Assembled and annotated 26.5 Gbp coast redwood genome: a resource for estimating evolutionary adaptive potential and investigating hexaploid origin

David B. Neale, Aleksey V. Zimin, Sumaira Zaman, Alison D. Scott, Bikash Shrestha, Rachael E. Workman, Daniela Puiu, Brian J. Allen, Zane J. Moore, Manoj K. Sekhwal, Amanda R. de la Torre, Patrick E. McGuire, Emily Burns, Winston Timp, Jill L. Wegrzyn, Steven L. Salzberg

Research output: Contribution to journalArticlepeer-review

3 Scopus citations

Abstract

Sequencing, assembly, and annotation of the 26.5 Gbp hexaploid genome of coast redwood (Sequoia sempervirens) was completed leading toward discovery of genes related to climate adaptation and investigation of the origin of the hexaploid genome. Deep-coverage short-read Illumina sequencing data from haploid tissue from a single seed were combined with long-read Oxford Nanopore Technologies sequencing data from diploid needle tissue to create an initial assembly, which was then scaffolded using proximity ligation data to produce a highly contiguous final assembly, SESE 2.1, with a scaffold N50 size of 44.9 Mbp. The assembly included several scaffolds that span entire chromosome arms, confirmed by the presence of telomere and centromere sequences on the ends of the scaffolds. The structural annotation produced 118,906 genes with 113 containing introns that exceed 500 Kbp in length and one reaching 2 Mb. Nearly 19 Gbp of the genome represented repetitive content with the vast majority characterized as long terminal repeats, with a 2.9:1 ratio of Copia to Gypsy elements that may aid in gene expression control. Comparison of coast redwood to other conifers revealed species-specific expansions for a plethora of abiotic and biotic stress response genes, including those involved in fungal disease resistance, detoxification, and physical injury/structural remodeling and others supporting flavonoid biosynthesis. Analysis of multiple genes that exist in triplicate in coast redwood but only once in its diploid relative, giant sequoia, supports a previous hypothesis that the hexaploidy is the result of autopolyploidy rather than any hybridizations with separate but closely related conifer species.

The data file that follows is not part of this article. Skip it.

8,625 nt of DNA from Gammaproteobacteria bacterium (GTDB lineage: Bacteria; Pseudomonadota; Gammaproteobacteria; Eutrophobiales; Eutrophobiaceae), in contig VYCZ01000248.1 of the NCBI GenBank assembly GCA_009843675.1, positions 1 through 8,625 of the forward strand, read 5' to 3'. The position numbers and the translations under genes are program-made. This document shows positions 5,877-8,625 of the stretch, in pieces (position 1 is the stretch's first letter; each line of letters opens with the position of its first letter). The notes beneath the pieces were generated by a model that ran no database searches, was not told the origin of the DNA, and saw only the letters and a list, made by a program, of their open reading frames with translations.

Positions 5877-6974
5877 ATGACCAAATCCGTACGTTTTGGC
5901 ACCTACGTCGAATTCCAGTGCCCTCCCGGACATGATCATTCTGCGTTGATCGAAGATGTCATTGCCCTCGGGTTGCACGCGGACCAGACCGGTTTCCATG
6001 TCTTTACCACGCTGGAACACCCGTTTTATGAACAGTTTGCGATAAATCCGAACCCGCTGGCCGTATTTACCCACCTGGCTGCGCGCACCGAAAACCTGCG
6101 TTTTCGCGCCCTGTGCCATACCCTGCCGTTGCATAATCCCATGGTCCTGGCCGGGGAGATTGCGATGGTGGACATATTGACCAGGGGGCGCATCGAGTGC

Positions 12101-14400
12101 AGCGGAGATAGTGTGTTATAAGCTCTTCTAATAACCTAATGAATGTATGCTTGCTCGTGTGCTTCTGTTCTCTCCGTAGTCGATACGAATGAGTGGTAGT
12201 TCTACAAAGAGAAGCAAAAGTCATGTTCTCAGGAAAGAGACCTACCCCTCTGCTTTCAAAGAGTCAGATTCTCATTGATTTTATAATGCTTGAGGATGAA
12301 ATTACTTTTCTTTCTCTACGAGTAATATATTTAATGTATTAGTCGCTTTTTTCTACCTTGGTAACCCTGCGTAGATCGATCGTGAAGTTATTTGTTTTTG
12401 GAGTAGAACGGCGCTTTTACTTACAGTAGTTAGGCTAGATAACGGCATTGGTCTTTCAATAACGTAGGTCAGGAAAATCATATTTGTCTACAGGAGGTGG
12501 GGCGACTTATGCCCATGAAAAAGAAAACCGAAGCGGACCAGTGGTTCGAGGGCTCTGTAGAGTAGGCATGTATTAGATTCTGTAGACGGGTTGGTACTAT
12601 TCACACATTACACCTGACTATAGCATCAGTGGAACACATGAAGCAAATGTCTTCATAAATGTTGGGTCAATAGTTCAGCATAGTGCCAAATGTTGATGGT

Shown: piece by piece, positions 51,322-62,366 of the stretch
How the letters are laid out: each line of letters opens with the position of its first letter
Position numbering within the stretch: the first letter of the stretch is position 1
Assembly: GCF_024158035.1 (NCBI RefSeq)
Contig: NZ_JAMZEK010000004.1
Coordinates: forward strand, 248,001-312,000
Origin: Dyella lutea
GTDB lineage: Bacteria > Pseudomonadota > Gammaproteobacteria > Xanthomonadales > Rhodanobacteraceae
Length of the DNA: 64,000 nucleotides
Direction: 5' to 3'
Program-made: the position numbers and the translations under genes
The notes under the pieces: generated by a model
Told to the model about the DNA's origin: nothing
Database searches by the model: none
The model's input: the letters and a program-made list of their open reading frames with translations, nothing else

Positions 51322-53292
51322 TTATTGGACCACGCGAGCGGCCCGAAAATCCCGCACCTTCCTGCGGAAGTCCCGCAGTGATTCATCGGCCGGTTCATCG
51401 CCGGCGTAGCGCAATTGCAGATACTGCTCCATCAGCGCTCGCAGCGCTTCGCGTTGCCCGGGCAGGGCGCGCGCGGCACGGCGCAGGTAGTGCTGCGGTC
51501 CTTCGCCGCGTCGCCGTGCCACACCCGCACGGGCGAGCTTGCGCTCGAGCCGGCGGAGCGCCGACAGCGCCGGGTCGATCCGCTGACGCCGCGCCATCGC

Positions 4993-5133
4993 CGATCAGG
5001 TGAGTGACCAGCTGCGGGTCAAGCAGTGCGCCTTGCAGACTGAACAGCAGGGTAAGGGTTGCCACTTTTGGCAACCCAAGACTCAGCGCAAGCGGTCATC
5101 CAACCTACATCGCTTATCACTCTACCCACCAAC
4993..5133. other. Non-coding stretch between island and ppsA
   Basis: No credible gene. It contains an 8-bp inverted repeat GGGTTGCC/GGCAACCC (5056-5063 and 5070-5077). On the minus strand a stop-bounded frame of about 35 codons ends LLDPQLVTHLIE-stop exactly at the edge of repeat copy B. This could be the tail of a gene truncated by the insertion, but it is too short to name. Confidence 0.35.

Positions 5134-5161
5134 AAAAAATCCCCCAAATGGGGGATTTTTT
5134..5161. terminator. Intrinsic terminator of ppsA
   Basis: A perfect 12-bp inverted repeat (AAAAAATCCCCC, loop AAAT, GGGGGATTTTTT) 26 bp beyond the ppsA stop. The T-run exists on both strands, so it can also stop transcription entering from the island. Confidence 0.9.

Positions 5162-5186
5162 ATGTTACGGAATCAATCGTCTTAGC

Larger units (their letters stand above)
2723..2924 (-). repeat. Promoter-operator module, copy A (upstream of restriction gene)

Original languageEnglish (US)
Article numberjkab380
JournalG3: Genes, Genomes, Genetics
Volume12
Issue number1
DOIs
StatePublished - Jan 2022

Keywords

  • Coast redwood
  • Conifer
  • Genome assembly and annotation
  • Gymnosperm
  • Hexaploid genome
  • Sequoia sempervirens

ASJC Scopus subject areas

  • Molecular Biology
  • Genetics
  • Genetics(clinical)

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